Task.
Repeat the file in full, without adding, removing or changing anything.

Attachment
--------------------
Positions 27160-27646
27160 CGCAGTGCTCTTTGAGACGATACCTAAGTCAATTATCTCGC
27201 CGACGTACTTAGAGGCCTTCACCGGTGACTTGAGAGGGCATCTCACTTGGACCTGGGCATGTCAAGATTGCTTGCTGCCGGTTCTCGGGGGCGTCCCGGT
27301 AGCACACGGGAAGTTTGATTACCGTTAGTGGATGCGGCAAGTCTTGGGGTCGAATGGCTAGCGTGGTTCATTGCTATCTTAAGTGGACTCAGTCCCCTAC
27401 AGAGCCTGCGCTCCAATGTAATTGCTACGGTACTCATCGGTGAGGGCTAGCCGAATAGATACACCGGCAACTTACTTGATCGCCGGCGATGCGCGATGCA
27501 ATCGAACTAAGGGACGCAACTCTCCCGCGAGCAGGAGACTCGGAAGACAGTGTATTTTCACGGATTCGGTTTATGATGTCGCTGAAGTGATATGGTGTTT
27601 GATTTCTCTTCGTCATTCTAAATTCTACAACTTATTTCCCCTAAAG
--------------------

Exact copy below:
Positions 27160-27646
27160 CGCAGTGCTCTTTGAGACGATACCTAAGTCAATTATCTCGC
27201 CGACGTACTTAGAGGCCTTCACCGGTGACTTGAGAGGGCATCTCACTTGGACCTGGGCATGTCAAGATTGCTTGCTGCCGGTTCTCGGGGGCGTCCCGGT
27301 AGCACACGGGAAGTTTGATTACCGTTAGTGGATGCGGCAAGTCTTGGGGTCGAATGGCTAGCGTGGTTCATTGCTATCTTAAGTGGACTCAGTCCCCTAC
27401 AGAGCCTGCGCTCCAATGTAATTGCTACGGTACTCATCGGTGAGGGCTAGCCGAATAGATACACCGGCAACTTACTTGATCGCCGGCGATGCGCGATGCA
27501 ATCGAACTAAGGGACGCAACTCTCCCGCGAGCAGGAGACTCGGAAGACAGTGTATTTTCACGGATTCGGTTTATGATGTCGCTGAAGTGATATGGTGTTT
27601 GATTTCTCTTCGTCATTCTAAATTCTACAACTTATTTCCCCTAAAG